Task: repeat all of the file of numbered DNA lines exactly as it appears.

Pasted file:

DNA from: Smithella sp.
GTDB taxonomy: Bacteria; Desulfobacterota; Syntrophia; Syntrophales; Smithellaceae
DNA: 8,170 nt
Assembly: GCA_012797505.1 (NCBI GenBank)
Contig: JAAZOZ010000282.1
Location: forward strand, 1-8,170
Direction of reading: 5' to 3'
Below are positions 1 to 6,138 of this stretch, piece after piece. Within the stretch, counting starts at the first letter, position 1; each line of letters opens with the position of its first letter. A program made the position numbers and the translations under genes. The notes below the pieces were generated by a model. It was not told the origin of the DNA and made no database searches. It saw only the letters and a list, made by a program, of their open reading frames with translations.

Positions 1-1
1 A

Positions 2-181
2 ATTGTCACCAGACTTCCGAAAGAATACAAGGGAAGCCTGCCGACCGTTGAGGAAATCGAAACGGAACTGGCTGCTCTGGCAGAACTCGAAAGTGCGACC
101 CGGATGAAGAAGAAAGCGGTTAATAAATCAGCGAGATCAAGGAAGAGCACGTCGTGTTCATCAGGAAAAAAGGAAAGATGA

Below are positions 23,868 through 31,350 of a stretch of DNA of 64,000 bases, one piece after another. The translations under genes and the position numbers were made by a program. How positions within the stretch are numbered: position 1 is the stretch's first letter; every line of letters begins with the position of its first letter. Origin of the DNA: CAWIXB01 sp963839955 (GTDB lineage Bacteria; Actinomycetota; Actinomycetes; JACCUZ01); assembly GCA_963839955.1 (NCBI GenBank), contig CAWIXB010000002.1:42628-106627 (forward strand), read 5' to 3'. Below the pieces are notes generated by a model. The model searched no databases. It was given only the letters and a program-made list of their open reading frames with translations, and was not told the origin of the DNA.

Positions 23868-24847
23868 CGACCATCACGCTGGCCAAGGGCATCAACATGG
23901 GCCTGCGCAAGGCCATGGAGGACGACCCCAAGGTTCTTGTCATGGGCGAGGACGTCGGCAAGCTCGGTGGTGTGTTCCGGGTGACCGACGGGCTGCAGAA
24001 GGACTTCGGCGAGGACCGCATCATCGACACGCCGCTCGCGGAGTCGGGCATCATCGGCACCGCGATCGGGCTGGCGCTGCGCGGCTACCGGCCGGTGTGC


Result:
DNA from: Smithella sp.
GTDB taxonomy: Bacteria; Desulfobacterota; Syntrophia; Syntrophales; Smithellaceae
DNA: 8,170 nt
Assembly: GCA_012797505.1 (NCBI GenBank)
Contig: JAAZOZ010000282.1
Location: forward strand, 1-8,170
Direction of reading: 5' to 3'
Below are positions 1 to 6,138 of this stretch, piece after piece. Within the stretch, counting starts at the first letter, position 1; each line of letters opens with the position of its first letter. A program made the position numbers and the translations under genes. The notes below the pieces were generated by a model. It was not told the origin of the DNA and made no database searches. It saw only the letters and a list, made by a program, of their open reading frames with translations.

Positions 1-1
1 A

Positions 2-181
2 ATTGTCACCAGACTTCCGAAAGAATACAAGGGAAGCCTGCCGACCGTTGAGGAAATCGAAACGGAACTGGCTGCTCTGGCAGAACTCGAAAGTGCGACC
101 CGGATGAAGAAGAAAGCGGTTAATAAATCAGCGAGATCAAGGAAGAGCACGTCGTGTTCATCAGGAAAAAAGGAAAGATGA

Below are positions 23,868 through 31,350 of a stretch of DNA of 64,000 bases, one piece after another. The translations under genes and the position numbers were made by a program. How positions within the stretch are numbered: position 1 is the stretch's first letter; every line of letters begins with the position of its first letter. Origin of the DNA: CAWIXB01 sp963839955 (GTDB lineage Bacteria; Actinomycetota; Actinomycetes; JACCUZ01); assembly GCA_963839955.1 (NCBI GenBank), contig CAWIXB010000002.1:42628-106627 (forward strand), read 5' to 3'. Below the pieces are notes generated by a model. The model searched no databases. It was given only the letters and a program-made list of their open reading frames with translations, and was not told the origin of the DNA.

Positions 23868-24847
23868 CGACCATCACGCTGGCCAAGGGCATCAACATGG
23901 GCCTGCGCAAGGCCATGGAGGACGACCCCAAGGTTCTTGTCATGGGCGAGGACGTCGGCAAGCTCGGTGGTGTGTTCCGGGTGACCGACGGGCTGCAGAA
24001 GGACTTCGGCGAGGACCGCATCATCGACACGCCGCTCGCGGAGTCGGGCATCATCGGCACCGCGATCGGGCTGGCGCTGCGCGGCTACCGGCCGGTGTGC